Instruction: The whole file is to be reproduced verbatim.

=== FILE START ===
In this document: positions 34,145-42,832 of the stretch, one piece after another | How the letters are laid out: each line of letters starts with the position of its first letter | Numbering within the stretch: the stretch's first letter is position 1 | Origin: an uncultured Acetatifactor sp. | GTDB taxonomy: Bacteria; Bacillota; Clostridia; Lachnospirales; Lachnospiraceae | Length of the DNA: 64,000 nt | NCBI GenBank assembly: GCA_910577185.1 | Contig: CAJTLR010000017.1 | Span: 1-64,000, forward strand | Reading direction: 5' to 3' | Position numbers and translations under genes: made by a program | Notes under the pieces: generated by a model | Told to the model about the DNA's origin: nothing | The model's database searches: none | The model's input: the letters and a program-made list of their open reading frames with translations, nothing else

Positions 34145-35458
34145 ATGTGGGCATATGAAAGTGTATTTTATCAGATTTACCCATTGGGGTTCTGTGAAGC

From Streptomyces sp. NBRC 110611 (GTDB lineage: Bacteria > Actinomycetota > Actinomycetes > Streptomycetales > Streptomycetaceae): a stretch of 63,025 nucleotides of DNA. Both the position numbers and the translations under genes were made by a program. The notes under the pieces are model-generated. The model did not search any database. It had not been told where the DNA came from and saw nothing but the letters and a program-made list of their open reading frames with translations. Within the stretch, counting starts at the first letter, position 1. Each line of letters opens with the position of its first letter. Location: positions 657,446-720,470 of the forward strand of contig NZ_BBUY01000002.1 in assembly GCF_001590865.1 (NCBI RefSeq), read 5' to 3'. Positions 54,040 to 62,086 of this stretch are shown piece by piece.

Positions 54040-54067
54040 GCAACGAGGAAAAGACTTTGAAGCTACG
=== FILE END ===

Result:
In this document: positions 34,145-42,832 of the stretch, one piece after another | How the letters are laid out: each line of letters starts with the position of its first letter | Numbering within the stretch: the stretch's first letter is position 1 | Origin: an uncultured Acetatifactor sp. | GTDB taxonomy: Bacteria; Bacillota; Clostridia; Lachnospirales; Lachnospiraceae | Length of the DNA: 64,000 nt | NCBI GenBank assembly: GCA_910577185.1 | Contig: CAJTLR010000017.1 | Span: 1-64,000, forward strand | Reading direction: 5' to 3' | Position numbers and translations under genes: made by a program | Notes under the pieces: generated by a model | Told to the model about the DNA's origin: nothing | The model's database searches: none | The model's input: the letters and a program-made list of their open reading frames with translations, nothing else

Positions 34145-35458
34145 ATGTGGGCATATGAAAGTGTATTTTATCAGATTTACCCATTGGGGTTCTGTGAAGC

From Streptomyces sp. NBRC 110611 (GTDB lineage: Bacteria > Actinomycetota > Actinomycetes > Streptomycetales > Streptomycetaceae): a stretch of 63,025 nucleotides of DNA. Both the position numbers and the translations under genes were made by a program. The notes under the pieces are model-generated. The model did not search any database. It had not been told where the DNA came from and saw nothing but the letters and a program-made list of their open reading frames with translations. Within the stretch, counting starts at the first letter, position 1. Each line of letters opens with the position of its first letter. Location: positions 657,446-720,470 of the forward strand of contig NZ_BBUY01000002.1 in assembly GCF_001590865.1 (NCBI RefSeq), read 5' to 3'. Positions 54,040 to 62,086 of this stretch are shown piece by piece.

Positions 54040-54067
54040 GCAACGAGGAAAAGACTTTGAAGCTACG